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That Magnificent Man in his Flying Machine

Richard Stoneman investigates the strange but widely held belief in the Middle Ages, that Alexander the Great had conquered more than the land, taking to the air and travelled to the ocean depths.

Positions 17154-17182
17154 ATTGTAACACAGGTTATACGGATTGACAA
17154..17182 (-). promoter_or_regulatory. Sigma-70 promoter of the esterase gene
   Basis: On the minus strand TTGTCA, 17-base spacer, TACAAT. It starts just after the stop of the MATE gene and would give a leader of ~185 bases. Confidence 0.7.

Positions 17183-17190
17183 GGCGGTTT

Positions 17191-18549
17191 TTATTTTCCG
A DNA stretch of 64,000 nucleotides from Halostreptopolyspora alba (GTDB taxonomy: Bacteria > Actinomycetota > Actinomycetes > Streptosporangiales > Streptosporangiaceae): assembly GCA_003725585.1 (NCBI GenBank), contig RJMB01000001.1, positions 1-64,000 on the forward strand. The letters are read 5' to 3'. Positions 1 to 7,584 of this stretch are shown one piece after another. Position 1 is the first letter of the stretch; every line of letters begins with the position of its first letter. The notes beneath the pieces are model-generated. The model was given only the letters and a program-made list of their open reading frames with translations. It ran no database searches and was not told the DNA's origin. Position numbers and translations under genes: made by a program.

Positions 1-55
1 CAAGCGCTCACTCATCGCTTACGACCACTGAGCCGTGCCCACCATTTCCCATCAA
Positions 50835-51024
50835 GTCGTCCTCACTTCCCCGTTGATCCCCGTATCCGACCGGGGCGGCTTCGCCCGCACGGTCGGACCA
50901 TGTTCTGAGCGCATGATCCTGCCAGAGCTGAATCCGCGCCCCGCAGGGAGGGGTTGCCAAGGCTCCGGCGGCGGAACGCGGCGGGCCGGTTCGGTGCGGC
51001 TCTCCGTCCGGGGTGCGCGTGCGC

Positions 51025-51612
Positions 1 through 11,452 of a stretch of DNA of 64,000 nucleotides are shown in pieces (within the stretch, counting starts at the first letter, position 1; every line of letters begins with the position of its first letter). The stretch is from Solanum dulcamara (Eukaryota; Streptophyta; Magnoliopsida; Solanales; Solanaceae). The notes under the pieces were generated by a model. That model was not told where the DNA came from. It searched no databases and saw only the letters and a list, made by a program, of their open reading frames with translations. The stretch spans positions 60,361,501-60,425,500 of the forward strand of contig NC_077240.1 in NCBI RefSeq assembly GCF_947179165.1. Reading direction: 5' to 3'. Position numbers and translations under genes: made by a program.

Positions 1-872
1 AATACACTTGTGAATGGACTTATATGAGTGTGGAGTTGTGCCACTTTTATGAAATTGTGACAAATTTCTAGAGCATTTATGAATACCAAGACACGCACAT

A 15th-century French manuscript illustration showing Alexander in a cage that is lifted into the air by six griffins.Alexander the Great is one of the most famous names of antiquity. In just twelve years he created by conquest the largest empire the world had yet seen, stretching from Macedon in the west to the River Indus in the east, and to Egypt and Babylon in the south. But his conquest is not only spatial but temporal, since he conquered the imaginations of the peoples of this entire region for centuries to come. His story was rewritten countless times in all the languages of medieval Europe and of the Islamic east. He appears in the Koran and in the illustrated history bibles of medieval Germany and Holland. He is a hero of Persian epic and the Latin account of his adventures was translated into every language of medieval Europe, sometimes several times. What gave him such a hold on the medieval imagination?

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